And I’m not the only that one that forgets. Scientifically and evolutionarily, it makes some sense.  Scientists recently found that while memories can be recalled several hours after forming them, they are inaccessible to most humans for a certain period of time immediately after taking them in.  Aha! Although it is not fully understood why such an inaccessibility happens, it is believed to be because the brain engages in a process to avoid overloading with information. Thus names get stored, but aren’t accessible for a while. And perhaps if you meet many people over the course of your week and you also are conducting research, supervising 10 people, writing and reviewing documents, maintaining a blog or two, and holding about eight meetings a day (that is 40 meetings a week!)–those names stay stored for a just a little bit longer before bubbling to the surface.


When rap music started taking off (and thereafter), injecting one’s name into the lyrics became somewhat common practice, making rappers seem a bit egocentric to say the least.  For example, what was one of Eminem’s first hits? It was “My name is..”

Hi! My name is… (what?) My name is… (who?)
My name is… [scratches] Slim Shady
Hi! My name is… (huh?) My name is… (what?)
My name is… [scratches] Slim Shady


But why did rappers and hip hop artists widely adopt such a practice? I mean, I just didn’t get it at first. Why would they want to put their name in the song, thus making it less likely I could inject myself into the song. Wasn’t music about transporting someone’s consciousness to another realm? I felt odd singing “My name is Slim Shady”. I could substitute and say “Mimi Shady”, but the rhyme just didn’t scan.  Why then did they insert their names? Conclusion–It was about power.


There is power in asserting one’s name and there is power in not remembering a name. I often harp on semantics, but words certainly have meaning and there is always the need to pay careful attention to how words are or are not used. Rap music came from the streets. Specifically, it came from the broken down, beaten down, and oft-forgotten streets. Rap music became a vehicle for the poor to remind others that they existed and that their existence did not reflect pop culture’s widely depicted (and exported internationally) middle class existence. Stating their name was a way of making rappers heard. It was a way for them to be a permanent fixture in the public consciousness.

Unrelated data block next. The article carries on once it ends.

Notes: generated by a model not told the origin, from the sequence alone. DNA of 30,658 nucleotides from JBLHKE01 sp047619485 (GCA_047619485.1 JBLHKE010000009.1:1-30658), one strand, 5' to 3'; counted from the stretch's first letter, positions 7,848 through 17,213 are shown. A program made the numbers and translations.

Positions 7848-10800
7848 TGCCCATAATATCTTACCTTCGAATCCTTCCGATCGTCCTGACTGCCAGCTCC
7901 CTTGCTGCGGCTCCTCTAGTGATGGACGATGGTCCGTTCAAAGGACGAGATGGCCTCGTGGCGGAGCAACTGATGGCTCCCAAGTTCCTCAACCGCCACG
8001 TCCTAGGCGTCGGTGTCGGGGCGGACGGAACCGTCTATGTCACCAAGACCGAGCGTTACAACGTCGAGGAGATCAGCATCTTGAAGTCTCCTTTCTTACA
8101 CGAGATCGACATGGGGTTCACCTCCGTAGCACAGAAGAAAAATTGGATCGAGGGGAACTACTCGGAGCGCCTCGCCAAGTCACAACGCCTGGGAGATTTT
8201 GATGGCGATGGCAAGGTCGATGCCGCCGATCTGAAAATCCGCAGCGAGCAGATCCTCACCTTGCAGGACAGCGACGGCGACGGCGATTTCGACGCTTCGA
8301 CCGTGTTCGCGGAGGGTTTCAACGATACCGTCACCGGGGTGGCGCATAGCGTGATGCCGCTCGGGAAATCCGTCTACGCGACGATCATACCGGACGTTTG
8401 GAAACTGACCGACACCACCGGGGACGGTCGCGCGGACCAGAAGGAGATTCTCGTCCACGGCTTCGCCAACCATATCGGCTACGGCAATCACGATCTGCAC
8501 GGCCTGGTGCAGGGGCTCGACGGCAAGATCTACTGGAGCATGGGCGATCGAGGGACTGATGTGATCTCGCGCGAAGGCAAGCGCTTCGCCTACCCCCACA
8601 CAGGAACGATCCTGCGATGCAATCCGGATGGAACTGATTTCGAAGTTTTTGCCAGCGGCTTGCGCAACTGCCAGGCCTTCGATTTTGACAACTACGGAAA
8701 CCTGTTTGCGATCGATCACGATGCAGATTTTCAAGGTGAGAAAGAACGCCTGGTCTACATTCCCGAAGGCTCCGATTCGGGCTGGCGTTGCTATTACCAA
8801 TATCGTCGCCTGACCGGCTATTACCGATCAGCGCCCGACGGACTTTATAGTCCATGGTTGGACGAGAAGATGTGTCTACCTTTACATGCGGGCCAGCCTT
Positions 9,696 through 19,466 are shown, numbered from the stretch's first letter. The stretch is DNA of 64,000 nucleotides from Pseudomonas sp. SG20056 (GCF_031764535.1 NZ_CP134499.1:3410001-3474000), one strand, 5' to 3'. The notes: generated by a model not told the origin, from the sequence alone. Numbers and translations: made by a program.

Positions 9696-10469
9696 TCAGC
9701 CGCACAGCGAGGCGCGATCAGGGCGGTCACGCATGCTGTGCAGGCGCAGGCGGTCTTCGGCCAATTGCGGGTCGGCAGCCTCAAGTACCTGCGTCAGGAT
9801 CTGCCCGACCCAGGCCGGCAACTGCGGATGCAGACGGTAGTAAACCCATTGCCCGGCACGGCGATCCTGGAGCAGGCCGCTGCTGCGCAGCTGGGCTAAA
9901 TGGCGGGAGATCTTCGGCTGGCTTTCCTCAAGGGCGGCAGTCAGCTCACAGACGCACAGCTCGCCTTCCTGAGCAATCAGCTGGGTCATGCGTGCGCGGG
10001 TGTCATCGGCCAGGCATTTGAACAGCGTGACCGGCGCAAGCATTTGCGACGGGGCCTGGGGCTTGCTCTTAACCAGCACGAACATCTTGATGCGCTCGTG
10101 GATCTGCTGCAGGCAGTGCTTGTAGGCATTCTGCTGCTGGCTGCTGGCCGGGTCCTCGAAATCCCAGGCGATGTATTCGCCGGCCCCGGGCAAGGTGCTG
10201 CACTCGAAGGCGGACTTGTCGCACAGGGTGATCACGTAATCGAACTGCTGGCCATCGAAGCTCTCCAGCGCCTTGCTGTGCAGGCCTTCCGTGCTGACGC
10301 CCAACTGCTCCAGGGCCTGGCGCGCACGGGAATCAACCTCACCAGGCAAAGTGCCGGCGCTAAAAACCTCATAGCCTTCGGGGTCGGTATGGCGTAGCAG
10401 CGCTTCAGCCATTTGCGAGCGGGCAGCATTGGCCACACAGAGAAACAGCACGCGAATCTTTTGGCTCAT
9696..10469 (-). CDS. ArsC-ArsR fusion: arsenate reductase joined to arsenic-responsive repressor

If you were to google the topic of rappers repeatedly stating their names, you would most likely come across answers that note it is all about ego and narcissism; or that it is a tad bit about branding. If you notice many people will state that Elvis actually cribbed from Black musicians. Consequently, many felt ignored, dis-empowered and eclipsed by Elvis’ stardom.  Take that then to its logical conclusion that stating their names over and over again is a way of branding and marking their territory.  And of course preventing some hillbilly from stealing their tunes.


Ms. Witherspoon’s question about whether the cop knew her name was a bit telling, a quick peek into her psyche even if she had more than a few drinks. Maybe if she had asked first do you know who I am, the cop may have answered “you are the Legally Blonde chick?” or “yeah, you played June Cash, right? Now you may have to really walk the line” bad pun intended. Did she really think people would readily know her name? That people should readily know her name? Maybe she should rap it sometime.  Wasn’t she in some bad elephant movie recently? Now there is a creature that has a great memory.  Did you know that the elephant brain is denser than the human’s, and the temporal lobes, which are associated with memory, are more developed in elephants than in humans.  Supposedly this is so because elephant’s lobes also have more foldings, so that they can store more information. That’s why elephants have excellent memory Elephants can recognize over 200 different individual elephants.  That’s a pretty good memory. How many people can you recognize or remember the name of? Elephants, because they rely on each other to help raise the babies, really do need to distinguish one from the other. But us humans, honestly, how many people do we really know or need to remember overall?